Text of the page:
The Steve(s) Jobs and Wozniak starting Apple Computer in their garage makes for wonderful mythical tale. The reality, though, is that the idea may have come out of that garage, but it took many more people to get to a thriving business. Business is a team sport. I don’t want to take anything away from the inspired minds that come up with amazing ideas or the determination and motivation that fuels dreams. Ideas and dreams are the precursor of all that follows. To turn our dreams and ideas into reality, though, we need many partners along the way. What human resources do you have available?

Family: 3 carpenters, an electrician, 2 administrators, an attorney, a chemist, thespian (actor), dentist, teacher, graphic artist

Friends: electrical engineer, human resources professional, musician, quality assurance consultant, sales / marketing professional

Other: bloggers?

It’s surprising the number skill sets that are represented. How can these resources help me get the things that I want? Perhaps more important: How can I help them get what they want? Each of us has dreams, desires, wants. We can all win if we just choose to play the game that way (Stephen Covey: Win-win or no deal.). I find that I usually get more of what I want and have a lot more fun when I’m helping others with what they want.

I’m trying to find at least one or two blogs every day that I find particularly interesting. This one’s inspirational.

Looks like a good resource too.

Direction for 2012


In Tris Hussey‘s book Creste Your Own Blog: 6 Easy Projects to Start Blogging Like a Pro (recommended), he talks about turning comments off for some of your pages. I’ve been trying to figure out how to do that. Finally! this morning I got it. From Dashboard do Pages->All Pages and then choose Quick Edit for the page you want to Enable/Disable comments. A screen will come up with a checkbox that allows you to turn on/off comments.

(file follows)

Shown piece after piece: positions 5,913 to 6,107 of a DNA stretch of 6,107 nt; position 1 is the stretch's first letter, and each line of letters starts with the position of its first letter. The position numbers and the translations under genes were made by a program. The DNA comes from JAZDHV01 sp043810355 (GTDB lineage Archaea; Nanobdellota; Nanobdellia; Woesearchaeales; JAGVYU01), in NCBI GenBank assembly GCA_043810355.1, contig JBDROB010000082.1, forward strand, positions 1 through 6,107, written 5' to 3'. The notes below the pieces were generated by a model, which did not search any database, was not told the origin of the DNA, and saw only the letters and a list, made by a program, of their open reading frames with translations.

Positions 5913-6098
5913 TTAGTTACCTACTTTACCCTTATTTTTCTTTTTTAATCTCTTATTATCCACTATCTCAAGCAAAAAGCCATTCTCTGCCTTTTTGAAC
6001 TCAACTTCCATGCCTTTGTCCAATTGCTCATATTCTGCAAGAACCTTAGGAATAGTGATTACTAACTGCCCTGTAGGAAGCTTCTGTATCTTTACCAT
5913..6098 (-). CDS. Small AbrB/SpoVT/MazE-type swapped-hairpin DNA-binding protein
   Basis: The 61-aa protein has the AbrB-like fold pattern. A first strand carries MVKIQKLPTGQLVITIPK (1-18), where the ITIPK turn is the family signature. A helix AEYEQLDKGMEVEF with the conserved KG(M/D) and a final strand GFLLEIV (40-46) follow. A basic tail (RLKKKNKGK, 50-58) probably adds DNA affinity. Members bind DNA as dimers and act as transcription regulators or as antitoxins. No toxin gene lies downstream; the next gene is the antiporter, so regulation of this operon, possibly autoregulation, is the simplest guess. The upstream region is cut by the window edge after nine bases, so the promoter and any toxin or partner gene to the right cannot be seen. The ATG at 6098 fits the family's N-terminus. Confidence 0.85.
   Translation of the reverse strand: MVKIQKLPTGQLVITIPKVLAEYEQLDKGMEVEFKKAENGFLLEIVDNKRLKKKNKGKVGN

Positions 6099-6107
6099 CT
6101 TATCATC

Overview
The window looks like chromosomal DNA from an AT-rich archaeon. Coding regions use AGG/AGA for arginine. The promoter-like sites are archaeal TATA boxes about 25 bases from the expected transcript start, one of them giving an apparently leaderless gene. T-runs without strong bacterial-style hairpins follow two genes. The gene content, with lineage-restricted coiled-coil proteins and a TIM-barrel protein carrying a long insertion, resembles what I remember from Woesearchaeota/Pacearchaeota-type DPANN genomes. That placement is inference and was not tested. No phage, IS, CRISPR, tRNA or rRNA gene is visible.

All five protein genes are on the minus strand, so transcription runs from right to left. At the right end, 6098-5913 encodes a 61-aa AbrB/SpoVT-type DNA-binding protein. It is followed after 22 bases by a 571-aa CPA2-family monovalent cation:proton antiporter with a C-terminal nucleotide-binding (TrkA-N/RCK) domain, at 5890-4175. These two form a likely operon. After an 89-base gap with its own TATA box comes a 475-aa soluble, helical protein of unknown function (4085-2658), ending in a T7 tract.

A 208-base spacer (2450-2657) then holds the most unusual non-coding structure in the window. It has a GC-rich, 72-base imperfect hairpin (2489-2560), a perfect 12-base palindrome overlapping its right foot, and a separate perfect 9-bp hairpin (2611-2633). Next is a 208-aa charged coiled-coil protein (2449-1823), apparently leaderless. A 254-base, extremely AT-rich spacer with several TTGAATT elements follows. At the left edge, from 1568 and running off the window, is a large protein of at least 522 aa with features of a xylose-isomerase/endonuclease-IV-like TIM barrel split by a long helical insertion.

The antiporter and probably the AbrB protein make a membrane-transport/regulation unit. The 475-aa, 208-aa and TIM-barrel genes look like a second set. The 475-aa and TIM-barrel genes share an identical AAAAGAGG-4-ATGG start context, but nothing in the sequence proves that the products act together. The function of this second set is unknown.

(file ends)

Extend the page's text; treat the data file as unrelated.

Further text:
My inclination is to leave comments on for all of my pages. I have three pages other than my main page. About tells you a little bit about me and the blog; Scratchpad is a place for me to throw things that I don’t want to forget. Scanning through it might give you a little more feel for who I am; Glossary is a place I try to explain what I mean by some of the words I use. Feel free to check out those pages and leave comments or send me something to add to them.

Direction for 2012

This is not a techie blog, though there will be techie posts for awhile because there seems to be an endless stream of tools that I need to embrace to create the kind of blog that I want. I’m spending a lot of time learning the system (WordPress) and trying to figure out how to add graphics, pictures, and videos. Since those are the things I’m doing, those are the things I’m talking about.

In 2012, I’m going to concentrate on the idea of Multiple Streams of Income, a concept that I got from author and businessman Robert Allen. He wrote a book by that title. There are a number of interesting ideas in his book, but it feels a bit like an infomercial for some of his other stuff. I do find the idea of multiple streams intriguing. I want to apply my concept of productive failure with his of multiple streams and see where it takes me.

How hard is it to create a stream of income? How do I find ideas for creating streams? How much start-up capital does it take? How quickly can I get a stream started? How much effort does it take to keep one going? How much specialize knowledge or education do I need? What new things do I need to learn? What resources are available?